Through applying the Twelve Steps conscientiously in our lives, we received the capacity to refrain from obsessive mental preoccupation with sex and from compulsive sexual behavior. As we exercised courage and grew in faith, we began to realize our daily problems were stepping stones to spiritual growth. As we continued working the Twelve Step Program, we experienced the return of personal integrity and found a new sense of purpose in our lives. We discovered the joy of freedom from addiction.
TWELVE STEPS OF SEX ADDICTS ANONYMOUS
We admitted we were powerless over addictive sexual behavior - that our lives had become unmanageable.
Came to believe that a Power greater than ourselves could restore us to sanity.
Made a decision to turn our will and our lives over to the care of God as we understood God.
Made a searching and fearless moral inventory of ourselves.
Admitted to God, to ourselves, and to another human being the exact nature of our wrongs.
Were entirely ready to have God remove all these defects of character.
Humbly asked God to remove our shortcomings.
Made a list of all persons we had harmed and became willing to make amends to them all.
Made direct amends to such people wherever possible, except when to do so would injure them or others.
Continued to take personal inventory and when we were wrong promptly admitted it.
Sought through prayer and meditation to improve our conscious contact with God as we understood God, praying only for knowledge of God's will for us and the power to carry that out.
Having had a spiritual awakening as the result of these Steps, we tried to carry this message to other sex addicts and to practice these principles in our lives.
- As a fellowship, our primary purpose is to carry the SAA message to the sex addict who still suffers.
- As individuals, our goal is to live free from addictive sexual behaviors and obsessions, which becomes possible by applying the principles of the SAA Twelve Step Program in every aspect of our lives.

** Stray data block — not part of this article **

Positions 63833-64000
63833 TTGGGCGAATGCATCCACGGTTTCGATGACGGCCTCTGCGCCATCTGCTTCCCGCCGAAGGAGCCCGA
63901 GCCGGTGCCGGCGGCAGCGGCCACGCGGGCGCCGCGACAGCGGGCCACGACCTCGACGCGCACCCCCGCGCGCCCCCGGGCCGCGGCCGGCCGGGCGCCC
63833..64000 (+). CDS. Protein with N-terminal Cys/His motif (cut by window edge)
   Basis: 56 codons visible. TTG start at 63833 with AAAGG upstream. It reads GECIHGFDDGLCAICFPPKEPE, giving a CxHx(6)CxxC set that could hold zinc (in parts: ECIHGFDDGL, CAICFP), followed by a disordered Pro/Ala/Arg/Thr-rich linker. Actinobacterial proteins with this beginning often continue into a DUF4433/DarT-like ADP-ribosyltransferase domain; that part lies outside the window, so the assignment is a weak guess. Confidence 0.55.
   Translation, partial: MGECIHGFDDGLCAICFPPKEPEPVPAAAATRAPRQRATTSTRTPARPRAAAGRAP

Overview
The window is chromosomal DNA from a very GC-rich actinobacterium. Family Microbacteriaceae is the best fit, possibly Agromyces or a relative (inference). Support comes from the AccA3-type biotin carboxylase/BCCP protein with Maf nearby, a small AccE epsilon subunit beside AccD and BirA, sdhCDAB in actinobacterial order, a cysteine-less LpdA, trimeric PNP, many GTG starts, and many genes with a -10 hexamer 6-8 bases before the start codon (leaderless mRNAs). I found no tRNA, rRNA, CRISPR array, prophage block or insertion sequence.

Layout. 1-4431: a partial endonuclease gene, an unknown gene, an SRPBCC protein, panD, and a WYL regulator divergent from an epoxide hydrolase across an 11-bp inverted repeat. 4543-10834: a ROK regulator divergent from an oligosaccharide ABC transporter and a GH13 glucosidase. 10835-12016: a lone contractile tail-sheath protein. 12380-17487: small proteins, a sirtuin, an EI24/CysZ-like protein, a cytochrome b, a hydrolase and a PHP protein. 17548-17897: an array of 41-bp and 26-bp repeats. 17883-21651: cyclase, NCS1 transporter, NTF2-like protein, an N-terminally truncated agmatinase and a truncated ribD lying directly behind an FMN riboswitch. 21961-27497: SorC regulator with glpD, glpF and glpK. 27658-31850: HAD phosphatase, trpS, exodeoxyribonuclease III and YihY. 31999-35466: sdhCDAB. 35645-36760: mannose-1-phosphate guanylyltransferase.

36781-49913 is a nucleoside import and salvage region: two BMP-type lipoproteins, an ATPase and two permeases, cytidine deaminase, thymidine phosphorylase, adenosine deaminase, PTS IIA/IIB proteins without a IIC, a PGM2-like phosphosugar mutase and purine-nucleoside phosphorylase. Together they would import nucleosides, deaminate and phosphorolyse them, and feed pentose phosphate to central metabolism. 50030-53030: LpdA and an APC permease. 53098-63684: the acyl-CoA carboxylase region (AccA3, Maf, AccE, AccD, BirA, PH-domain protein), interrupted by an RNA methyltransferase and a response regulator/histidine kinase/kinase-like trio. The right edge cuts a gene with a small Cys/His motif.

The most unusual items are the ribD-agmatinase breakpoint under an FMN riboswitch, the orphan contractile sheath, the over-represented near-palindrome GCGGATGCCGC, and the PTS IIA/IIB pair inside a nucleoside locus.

- Membership is open to all who desire to stop addictive sexual behavior. There are no other requirements.
- Our groups and the fellowship are supported entirely by voluntary contributions from members.
- SAA is not associated with any other twelve-step fellowship, nor are we affiliated with any other institution or organization. We do not support, endorse, or oppose outside causes or issues.
- SAA is based on the principles and traditions of Alcoholics Anonymous. We are grateful to AA for this legacy which makes recovery possible for us as sex addicts.
GETTING STARTED IN SAA
The principles expressed in the Twelve Steps are central to our recovery. Most of us learned to apply these through the Fellowship of SAA. Here are some suggestions for how to get started:
Attend an SAA meeting in your local area and follow these recommendations:
- Attend six consecutive meetings. Give yourself a chance to determine if you want what our Program offers.
- Seek a temporary or permanent sponsor as soon as possible to guide you in getting started,
- Read recovery literature. Pamphlets and books are available at most meeting sites, from the ISO of SAA, or from your local bookstore.
If an SAA meeting is not available in your immediate local area, there are other options:
- Look for meetings within commuting distance of your home. Some members travel a significant distance to attend meetings until they are able to start a meeting near where they live.
- Attend online or teleconference meetings. Information about these meetings can be found at: www.saa-recovery.org under the “Meetings” tab.
- Read SAA recovery literature.
- Find another sex addict in your local area and start an SAA group. Contact the ISO of SAA for a Group Guide, which gives information on how to get started.
- Attend open meetings of other twelve-step fellowships in your local area and begin working the Twelve Steps. Although SAA has no outside affiliations, the underlying principles are the same in most twelve-step fellowships.